Ask Andy: Why is Trump’s ego tolerable and Tyra’s isn’t? Survivor challenge sit-out rules?

Didn’t there used to be a rule in Survivor that you couldn’t sit out the same person in back-to-back challenges? How is it that Abi has only participated in 2 challenges?–Sue

The rule is per episode, meaning that on combined reward-immunity challenge episodes, a tribe can continually sit out the same weak link (ahem, Abi). It’s one of the many reasons I dislike episodes with one challenge instead of two.

Speaking of sitting out challenges, Jeff Probst answered a related question in EW last month, noting that for challenges that require more even match-ups, producers decide in advance that the sit-outs must even up numbers of men and women: “It’s a decision that is made ahead of time when the challenge is first designed — long before we have any idea who will be left on which tribe when it comes time to run the challenge,” he said.

Why is Donald Trump’s egomania palatable but Tyra Banks’ is not? When I ask this to other people, they make it about gender and race. Please, please give me reasons it’s not. –Nels

I’m not sure the thesis that Trump is still palatable holds any more, especially after this election cycle, when Trump went from partisan attention whore to thinly veiled racism to crazypants. And I also have new appreciation for those people who will boycott the show simply because Trump profits from it, though I am not sure I will make that same choice.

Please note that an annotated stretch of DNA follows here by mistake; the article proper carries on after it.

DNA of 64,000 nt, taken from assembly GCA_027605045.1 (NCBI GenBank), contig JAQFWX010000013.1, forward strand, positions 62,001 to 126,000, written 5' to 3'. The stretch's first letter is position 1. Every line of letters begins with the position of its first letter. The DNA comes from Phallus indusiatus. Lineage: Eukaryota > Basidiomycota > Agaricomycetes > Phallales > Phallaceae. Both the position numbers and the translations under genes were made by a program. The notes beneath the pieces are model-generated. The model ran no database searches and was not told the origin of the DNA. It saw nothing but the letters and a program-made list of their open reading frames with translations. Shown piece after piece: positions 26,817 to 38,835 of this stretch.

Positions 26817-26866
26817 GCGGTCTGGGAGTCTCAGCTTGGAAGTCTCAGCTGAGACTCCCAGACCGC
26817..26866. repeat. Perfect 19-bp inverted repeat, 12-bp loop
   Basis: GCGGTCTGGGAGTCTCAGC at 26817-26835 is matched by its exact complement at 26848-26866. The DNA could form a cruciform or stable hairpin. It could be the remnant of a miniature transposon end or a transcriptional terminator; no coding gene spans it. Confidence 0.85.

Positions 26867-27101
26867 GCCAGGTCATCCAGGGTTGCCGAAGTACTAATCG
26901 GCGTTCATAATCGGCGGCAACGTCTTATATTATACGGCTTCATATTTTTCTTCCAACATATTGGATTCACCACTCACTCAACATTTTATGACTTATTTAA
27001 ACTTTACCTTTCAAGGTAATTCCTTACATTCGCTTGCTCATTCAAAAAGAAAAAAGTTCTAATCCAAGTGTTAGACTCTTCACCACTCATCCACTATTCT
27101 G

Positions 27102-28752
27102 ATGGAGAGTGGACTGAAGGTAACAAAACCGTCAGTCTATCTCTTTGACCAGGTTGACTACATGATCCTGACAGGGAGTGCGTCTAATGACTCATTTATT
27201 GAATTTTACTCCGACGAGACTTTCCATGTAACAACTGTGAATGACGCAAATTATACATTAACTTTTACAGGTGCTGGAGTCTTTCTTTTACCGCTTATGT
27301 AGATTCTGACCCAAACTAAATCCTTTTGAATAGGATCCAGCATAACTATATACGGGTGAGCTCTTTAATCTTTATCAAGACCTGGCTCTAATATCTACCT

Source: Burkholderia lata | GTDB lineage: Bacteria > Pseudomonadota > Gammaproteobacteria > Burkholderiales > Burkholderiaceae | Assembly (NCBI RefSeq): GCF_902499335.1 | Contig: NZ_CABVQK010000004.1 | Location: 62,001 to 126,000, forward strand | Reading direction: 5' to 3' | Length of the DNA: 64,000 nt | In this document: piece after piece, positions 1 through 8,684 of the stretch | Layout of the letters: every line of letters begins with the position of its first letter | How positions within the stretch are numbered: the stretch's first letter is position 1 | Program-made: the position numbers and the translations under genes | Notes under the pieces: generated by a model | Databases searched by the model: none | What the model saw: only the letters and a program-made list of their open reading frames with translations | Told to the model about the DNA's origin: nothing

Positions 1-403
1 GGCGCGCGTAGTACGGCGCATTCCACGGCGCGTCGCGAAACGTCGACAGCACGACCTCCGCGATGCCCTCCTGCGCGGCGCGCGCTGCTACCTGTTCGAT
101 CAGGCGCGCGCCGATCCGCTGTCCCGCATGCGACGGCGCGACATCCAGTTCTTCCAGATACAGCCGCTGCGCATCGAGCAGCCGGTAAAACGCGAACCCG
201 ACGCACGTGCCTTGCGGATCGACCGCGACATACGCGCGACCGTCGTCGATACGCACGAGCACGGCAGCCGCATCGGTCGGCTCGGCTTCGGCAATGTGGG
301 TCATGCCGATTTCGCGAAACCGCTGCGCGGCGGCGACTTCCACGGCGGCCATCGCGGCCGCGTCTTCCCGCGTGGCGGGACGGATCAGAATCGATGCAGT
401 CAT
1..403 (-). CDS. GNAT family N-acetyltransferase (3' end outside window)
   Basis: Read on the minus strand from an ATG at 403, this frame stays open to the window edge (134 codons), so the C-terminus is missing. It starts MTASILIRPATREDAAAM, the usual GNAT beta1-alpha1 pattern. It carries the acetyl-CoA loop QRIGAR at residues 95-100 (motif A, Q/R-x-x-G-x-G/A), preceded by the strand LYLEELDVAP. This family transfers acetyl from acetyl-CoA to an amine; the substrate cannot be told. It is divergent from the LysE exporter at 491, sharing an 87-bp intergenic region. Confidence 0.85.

To answer the bigger (and fascinating) question, I’m sure gender and race might play into that for some people, rejecting Tyra because we’re still not comfortable as a society with powerful women.

For me, it’s a lot simpler: Donald Trump is a buffoon and his show makes him out to be a buffoon. Tyra Banks, however, is a respected model who earnestly tries to help young women follow in her footsteps.

Thus, when Tyra makes it about her, it contradicts her mission and becomes uncomfortable, because it’s supposedly all about the models. When Trump’s ego goes out of control and he does something irrational, that’s what we expect and laugh at. You can laugh at Tyra’s ego, but she’s still making decisions that potentially affect the careers and lives of young women. Trump is just presiding over a show with a joke of a prize–though the Celebrity Apprentice‘s charity fundraising gives it more consequence, which is atypical for a celebrity edition.

Review: Married at First Sight

Marriage At First Sight

In an era of Tinder and Grindr, instant acceptance or dismissal of a potential partner, or instant sex with another body, Married at First Sight offers the thrill of watching strangers deal with the very basics of relationships.

Beyond the headline-grabbing premise, the series has turned out to be a stripped-down, authentic exploration of something very interesting. Read the full review.

about the writer

Andy Dehnart is a journalist who has covered reality television for more than 15 years and created reality blurred in 2000. A member of the Television Critics Association, his writing and criticism about television, culture, and media has appeared on NPR and in Playboy, Buzzfeed, and many other publications. Andy, 36, also directs the journalism program at Stetson University in Florida, where he teaches creative nonfiction and journalism. He has an M.F.A. in nonfiction writing and literature from Bennington College. More about reality blurred and Andy.